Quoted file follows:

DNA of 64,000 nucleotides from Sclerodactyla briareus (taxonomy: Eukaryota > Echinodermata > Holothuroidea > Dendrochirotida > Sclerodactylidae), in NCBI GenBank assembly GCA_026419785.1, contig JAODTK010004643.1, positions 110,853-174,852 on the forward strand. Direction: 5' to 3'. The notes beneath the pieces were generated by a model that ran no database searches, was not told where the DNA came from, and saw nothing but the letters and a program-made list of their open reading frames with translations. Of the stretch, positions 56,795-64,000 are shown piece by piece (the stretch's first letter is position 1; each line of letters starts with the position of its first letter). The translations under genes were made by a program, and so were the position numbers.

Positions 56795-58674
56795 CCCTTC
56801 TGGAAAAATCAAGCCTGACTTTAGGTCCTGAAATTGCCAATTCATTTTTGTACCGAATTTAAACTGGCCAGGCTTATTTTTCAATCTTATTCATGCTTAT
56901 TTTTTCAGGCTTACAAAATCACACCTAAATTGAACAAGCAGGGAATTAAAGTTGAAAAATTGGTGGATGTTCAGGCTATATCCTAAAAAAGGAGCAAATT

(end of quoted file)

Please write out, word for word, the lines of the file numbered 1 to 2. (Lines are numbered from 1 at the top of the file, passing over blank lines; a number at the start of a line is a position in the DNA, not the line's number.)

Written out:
DNA of 64,000 nucleotides from Sclerodactyla briareus (taxonomy: Eukaryota > Echinodermata > Holothuroidea > Dendrochirotida > Sclerodactylidae), in NCBI GenBank assembly GCA_026419785.1, contig JAODTK010004643.1, positions 110,853-174,852 on the forward strand. Direction: 5' to 3'. The notes beneath the pieces were generated by a model that ran no database searches, was not told where the DNA came from, and saw nothing but the letters and a program-made list of their open reading frames with translations. Of the stretch, positions 56,795-64,000 are shown piece by piece (the stretch's first letter is position 1; each line of letters starts with the position of its first letter). The translations under genes were made by a program, and so were the position numbers.

Positions 56795-58674